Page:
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The Burden of "Smiling" While Black: Navigating Emotional Expectations at work as a Black Woman

It's a prevalent misconception that black women must always maintain a cheerful disposition in the workplace, as if they are not allowed to express any other emotions. This expectation, often rooted in harmful stereotypes, has created a burden that many black women have to carry, impacting their well-being and professional experiences.

The workplace should be a space where individuals feel free to express a range of emotions, just like any other human being. However, black women often find themselves contending with the pressure to continuously exude happiness, as if their natural emotions are not valid or acceptable. The "strong black woman" stereotype has played a significant role in reinforcing this harmful narrative, perpetuating the idea that black women should suppress their emotions for the comfort of others.

How many times has a black women heard

"You're not your usual happy self"

"If you are angry we need to know"

The reality is that black women, like everyone else, experience a wide spectrum of feelings. They may feel joy, sadness, anger, frustration, and everything in between. However, the expectation for them to constantly wear a smile can lead to emotional suppression and the internalisation of their true feelings. This can have profound effects on mental health and self-expression, creating a dissonance between their inner experiences and outward presentation.

Moreover, the pressure to maintain a facade of constant happiness can overshadow the professional challenges and systemic inequities that black women often face in the workplace. It can diminish the visibility of their struggles and the need for genuine support and empathy. This further exacerbates the isolation and emotional labor that black women are compelled to endure, all while striving to excel in their careers.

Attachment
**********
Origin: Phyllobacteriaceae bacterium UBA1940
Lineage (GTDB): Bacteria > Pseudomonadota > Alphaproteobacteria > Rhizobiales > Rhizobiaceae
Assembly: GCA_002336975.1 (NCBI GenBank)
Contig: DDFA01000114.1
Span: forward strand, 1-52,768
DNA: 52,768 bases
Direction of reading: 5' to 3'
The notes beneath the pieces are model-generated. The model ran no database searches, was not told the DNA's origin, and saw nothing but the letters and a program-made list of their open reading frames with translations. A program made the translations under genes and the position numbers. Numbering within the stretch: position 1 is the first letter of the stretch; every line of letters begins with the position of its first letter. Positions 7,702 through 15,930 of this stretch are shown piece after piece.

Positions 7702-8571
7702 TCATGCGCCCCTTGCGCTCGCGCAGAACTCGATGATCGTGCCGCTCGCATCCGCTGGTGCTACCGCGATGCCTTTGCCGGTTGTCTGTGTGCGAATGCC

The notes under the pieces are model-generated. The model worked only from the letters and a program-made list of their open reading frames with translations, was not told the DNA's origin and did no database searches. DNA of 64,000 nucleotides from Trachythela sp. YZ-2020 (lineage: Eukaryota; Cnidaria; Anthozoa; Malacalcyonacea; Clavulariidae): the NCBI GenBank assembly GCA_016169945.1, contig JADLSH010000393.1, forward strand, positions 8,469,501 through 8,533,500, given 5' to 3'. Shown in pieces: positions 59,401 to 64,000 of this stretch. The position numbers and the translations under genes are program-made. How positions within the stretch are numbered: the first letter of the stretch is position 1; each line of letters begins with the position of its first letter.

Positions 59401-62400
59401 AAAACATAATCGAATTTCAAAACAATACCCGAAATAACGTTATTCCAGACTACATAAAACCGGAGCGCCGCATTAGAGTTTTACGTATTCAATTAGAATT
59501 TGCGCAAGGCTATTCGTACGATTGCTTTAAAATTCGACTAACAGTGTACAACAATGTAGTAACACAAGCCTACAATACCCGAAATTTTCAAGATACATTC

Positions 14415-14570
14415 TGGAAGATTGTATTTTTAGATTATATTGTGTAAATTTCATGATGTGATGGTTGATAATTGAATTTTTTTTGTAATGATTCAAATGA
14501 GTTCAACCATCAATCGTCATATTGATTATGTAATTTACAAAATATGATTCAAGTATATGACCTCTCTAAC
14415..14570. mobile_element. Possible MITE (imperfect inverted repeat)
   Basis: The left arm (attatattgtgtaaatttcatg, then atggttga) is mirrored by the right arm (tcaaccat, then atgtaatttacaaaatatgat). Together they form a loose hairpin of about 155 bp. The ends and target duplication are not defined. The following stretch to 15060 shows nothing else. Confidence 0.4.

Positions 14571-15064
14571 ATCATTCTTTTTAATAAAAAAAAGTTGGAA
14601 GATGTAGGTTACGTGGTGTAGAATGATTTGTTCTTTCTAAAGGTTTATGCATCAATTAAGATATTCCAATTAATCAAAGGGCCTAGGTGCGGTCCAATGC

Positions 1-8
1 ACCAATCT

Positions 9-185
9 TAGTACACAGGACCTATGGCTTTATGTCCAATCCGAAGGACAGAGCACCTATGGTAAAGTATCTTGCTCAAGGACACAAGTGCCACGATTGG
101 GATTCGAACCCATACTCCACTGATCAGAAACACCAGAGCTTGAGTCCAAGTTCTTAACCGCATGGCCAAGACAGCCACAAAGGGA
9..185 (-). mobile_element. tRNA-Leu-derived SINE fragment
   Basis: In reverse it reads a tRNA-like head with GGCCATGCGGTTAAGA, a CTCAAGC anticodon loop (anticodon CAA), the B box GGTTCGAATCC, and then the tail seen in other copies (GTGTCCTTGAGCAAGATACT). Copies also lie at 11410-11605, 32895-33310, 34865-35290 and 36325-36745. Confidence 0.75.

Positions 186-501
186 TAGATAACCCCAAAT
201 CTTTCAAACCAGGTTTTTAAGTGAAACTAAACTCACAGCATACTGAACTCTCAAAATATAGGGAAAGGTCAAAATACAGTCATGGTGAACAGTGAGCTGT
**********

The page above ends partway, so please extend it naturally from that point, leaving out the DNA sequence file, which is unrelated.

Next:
Being treated as if they are not allowed to have any other emotions can also reinforce feelings of invisibility and underappreciation. It communicates a dismissive attitude towards their experiences and an expectation for them to prioritise the comfort of others over their own well-being. This emotional taxation can lead to burnout and a sense of being undervalued, impacting job satisfaction and overall morale.

The path to addressing this issue involves a collective effort to dismantle the stereotypes and biases that drive these expectations. It requires creating inclusive and equitable work environments where individuals are empowered to express their authentic emotions without fear of judgment or prejudice. It entails recognising the humanity of black women in the workplace and validating their right to emotional authenticity.

Managers and colleagues have a pivotal role to play in fostering an environment where black women are not confined to a narrow definition of permissible emotions. This involves active listening, empathy, and a willingness to challenge preconceptions. It requires cultivating a culture of understanding and support, where everyone's emotional well-being is respected and valued.

Ultimately, black women should not have to bear the burden of constantly "smiling" to fit into an artificially constructed mold. We deserve the space to be authentically ourselves , to express our emotions without constraint, and to receive the same consideration and empathy afforded to their counterparts. It is through embracing genuine emotional diversity that workplaces can truly honor the richness and complexity of the human experience.

In conclusion, the expectation for black women to always be happy at work is a harmful stereotype that perpetuates emotional suppression and undermines their well-being. Creating an environment of emotional inclusivity and recognition is essential in reshaping workplace dynamics and fostering a culture of genuine empathy and support. It is time to move beyond the confines of outdated expectations and embrace the full spectrum of emotions that make us all human.


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